June 10, 1985

A killer tornado’s savage swath 1011
CANADA

A killer tornado’s savage swath

One survivor likened the destruction to a scene from wartorn Beirut. Another said he "thought it was the end of the Earth." Across central Ontario last Friday a series of howling, churning tornadoes ripped through peaceful farming towns and garden subdivisions, flattening homes, uprooting trees and wiping out businesses along a crooked 100-km path.
The plot to kill the Pope 2425
COVER

The plot to kill the Pope

The trial promised to be sensational, and it was—right from the start. The defendants were held in white steelbarred cages, shielded by bulletproof glass. The courtroom itself was surrounded by black-uniformed carabinieri carrying automatic weapons, while police helicopters hovered overhead.
A lonely journey back from defeat 1617
CANADA

A lonely journey back from defeat

He strides athletically, but almost anonymously, through the airport departure lounge. He clenches his boarding pass in his teeth and carries his own suitcase. Once aboard the aircraft he settles into a window seat, takes off his jacket and begins to read, interrupted occasionally by fellow passengers anxious to say hello.
A tax break for Americans 4243
BUSINESS/ECONOMY

A tax break for Americans

The contrast in approach was dramatic. When President Ronald Reagan last week issued his new tax reform proposals, he declared that the plan formed the start of a “second American Revolution” that would shift more of the tax burden to corporations and away from wage earners.
An answer to the government 8h9
COLUMN

An answer to the government

Last month External Affairs Minister Joe Clark announced that the Canadian government would delay its decision on whether to participate in the United States’ Strategic Defense Initiative—known colloquially as “Star Wars.” Furthermore, said Clark expansively, he would like to hear the views of ordinary Canadians before his government made a decision.
A triumphant Canadian hero 1213
CANADA

A triumphant Canadian hero

Once scorned by schoolmates in Vernon, B.C., who called him "peg leg," Stephen Charles Fonyo last week turned a childhood of pain and ridicule into a moving personal triumph as he completed his courageous crosscountry marathon against cancer.
The deadly reality of a soccer game 5657
SPORTS

The deadly reality of a soccer game

Suddenly the term "soccer hooligan" became inadequate last week as drunken British fans, many armed with knives, sharpened flagpoles and broken bottles, made bloody war on Italian spectators in Brussels during the final of the European Cup. Television commentators in Belgium to cover the European Cup soccer final between Turin’s Juventus club and the Liverpool Football Club found themselves having to describe one of the worst sports event disasters in recent history—one that resulted in 38 deaths.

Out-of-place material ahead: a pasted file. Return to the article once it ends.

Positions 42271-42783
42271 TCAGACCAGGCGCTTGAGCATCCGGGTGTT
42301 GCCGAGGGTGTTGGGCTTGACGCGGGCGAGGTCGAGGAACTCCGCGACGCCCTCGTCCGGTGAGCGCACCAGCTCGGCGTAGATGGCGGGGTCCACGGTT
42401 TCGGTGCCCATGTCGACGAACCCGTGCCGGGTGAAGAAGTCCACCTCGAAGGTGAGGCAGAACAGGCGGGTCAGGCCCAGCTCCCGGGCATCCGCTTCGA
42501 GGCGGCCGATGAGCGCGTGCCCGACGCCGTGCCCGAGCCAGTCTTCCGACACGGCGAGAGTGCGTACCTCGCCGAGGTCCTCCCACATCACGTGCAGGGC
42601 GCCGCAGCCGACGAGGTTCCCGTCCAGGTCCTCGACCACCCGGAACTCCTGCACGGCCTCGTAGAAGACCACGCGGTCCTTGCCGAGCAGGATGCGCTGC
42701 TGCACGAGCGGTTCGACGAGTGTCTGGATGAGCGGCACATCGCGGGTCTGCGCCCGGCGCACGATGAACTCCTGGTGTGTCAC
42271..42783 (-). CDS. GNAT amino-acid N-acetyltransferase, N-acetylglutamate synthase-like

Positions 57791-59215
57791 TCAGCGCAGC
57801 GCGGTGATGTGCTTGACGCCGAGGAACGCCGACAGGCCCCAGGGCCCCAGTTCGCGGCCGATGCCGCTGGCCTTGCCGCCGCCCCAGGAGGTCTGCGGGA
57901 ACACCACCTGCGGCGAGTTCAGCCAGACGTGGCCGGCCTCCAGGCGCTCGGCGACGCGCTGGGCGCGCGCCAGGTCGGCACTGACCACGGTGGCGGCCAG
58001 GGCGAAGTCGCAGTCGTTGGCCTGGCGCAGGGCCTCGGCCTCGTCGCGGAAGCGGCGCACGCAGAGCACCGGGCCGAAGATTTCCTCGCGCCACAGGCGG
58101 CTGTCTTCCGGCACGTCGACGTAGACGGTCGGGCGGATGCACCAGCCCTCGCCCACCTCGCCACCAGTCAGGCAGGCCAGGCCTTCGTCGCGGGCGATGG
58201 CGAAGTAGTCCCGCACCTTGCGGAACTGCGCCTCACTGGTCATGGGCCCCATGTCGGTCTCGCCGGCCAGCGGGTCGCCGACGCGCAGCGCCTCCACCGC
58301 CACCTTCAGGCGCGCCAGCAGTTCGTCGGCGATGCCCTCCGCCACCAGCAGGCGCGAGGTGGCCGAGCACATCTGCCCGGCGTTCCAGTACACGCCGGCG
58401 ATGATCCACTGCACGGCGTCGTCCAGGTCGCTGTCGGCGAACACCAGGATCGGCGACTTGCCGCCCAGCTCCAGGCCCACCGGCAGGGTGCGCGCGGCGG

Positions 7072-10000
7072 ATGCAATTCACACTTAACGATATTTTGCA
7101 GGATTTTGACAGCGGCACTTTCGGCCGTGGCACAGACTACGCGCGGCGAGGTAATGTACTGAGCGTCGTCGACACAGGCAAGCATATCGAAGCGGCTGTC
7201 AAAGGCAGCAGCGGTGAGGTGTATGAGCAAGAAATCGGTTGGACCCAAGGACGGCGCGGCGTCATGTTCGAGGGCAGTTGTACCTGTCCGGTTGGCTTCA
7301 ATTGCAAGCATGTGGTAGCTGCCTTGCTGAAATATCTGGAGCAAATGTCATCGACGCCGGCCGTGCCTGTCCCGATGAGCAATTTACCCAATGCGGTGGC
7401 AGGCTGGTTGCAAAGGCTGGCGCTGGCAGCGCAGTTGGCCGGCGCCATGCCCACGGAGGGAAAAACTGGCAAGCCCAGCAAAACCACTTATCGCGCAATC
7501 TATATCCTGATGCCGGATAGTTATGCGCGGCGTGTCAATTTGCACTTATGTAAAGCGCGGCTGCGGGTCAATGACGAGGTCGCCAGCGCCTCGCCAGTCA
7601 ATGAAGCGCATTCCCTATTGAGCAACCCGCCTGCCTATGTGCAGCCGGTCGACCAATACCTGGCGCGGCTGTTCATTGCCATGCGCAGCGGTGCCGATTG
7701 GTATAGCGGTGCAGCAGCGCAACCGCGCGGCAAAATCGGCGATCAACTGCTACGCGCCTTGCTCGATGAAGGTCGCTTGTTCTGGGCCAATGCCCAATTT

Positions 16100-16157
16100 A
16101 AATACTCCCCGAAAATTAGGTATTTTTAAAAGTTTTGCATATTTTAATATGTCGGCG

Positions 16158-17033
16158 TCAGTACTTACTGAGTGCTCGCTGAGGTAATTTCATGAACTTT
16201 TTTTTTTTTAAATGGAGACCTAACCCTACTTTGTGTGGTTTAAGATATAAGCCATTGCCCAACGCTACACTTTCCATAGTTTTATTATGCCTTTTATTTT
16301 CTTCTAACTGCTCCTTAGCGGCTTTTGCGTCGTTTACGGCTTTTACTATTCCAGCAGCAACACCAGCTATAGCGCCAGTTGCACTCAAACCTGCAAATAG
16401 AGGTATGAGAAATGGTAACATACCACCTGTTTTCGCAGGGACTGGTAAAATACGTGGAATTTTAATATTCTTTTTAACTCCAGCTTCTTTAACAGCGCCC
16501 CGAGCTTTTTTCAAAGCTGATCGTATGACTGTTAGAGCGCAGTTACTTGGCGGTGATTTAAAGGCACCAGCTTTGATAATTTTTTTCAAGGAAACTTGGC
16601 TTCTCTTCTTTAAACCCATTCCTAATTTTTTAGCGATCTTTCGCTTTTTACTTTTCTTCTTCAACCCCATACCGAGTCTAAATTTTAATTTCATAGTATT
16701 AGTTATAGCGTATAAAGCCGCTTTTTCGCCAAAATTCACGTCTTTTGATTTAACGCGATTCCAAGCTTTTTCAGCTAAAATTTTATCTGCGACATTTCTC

A desperate bid for dramatic survival 6869
THEATRE

A desperate bid for dramatic survival

For his final Shakespearean production as artistic director of the Stratford Festival, John Hirsch appropriately chose King Lear—a play about succession and ingratitude. Unlike 1980, when the festival foundered after Robin Phillips’s resignation, the board of directors has already selected John Neville to succeed Hirsch on Nov. 1.
NATIONAL NOTES 2021

NATIONAL NOTES

Looking tanned and remarkably buoyant, convicted murderer Colin Thatcher listened attentively last week as his lawyer urged the Saskatchewan Court of Appeal in Regina to overturn the former provincial energy and mines minister’s conviction seven months ago for the brutal slaying of his ex-wife, JoAnn Wilson.
GLOBAL NOTES 4041

GLOBAL NOTES

The chaos of the 1950-53 Korean War left millions of Koreans separated from their families in the divided peninsula. Since then, hostility between the Communist North and the capitalist South has made family reunification impossible, and many Koreans still do not know whether their missing relatives are alive or dead.
The making of a small business 5051
BUSINESS WATCH

The making of a small business

The Wilson budget was meant to serve two main purposes: to cut the deficit and to help increase the number of jobs, mainly among small-and medium-size employers across the country. It may eventually accomplish the former, but small business is being extremely cautious about bringing about the latter.
Unwitting guinea pigs for the CIA 7273
COLUMN

Unwitting guinea pigs for the CIA

Montreal's Allan Memorial Institute was grateful to get the money back in the late 1950s. As part of the Royal Victoria Hospital’s funding, the annual grants coming from the Cornell University medical school’s “Society for the Investigation of Human Ecology” were most welcome.
June 31985 June 171985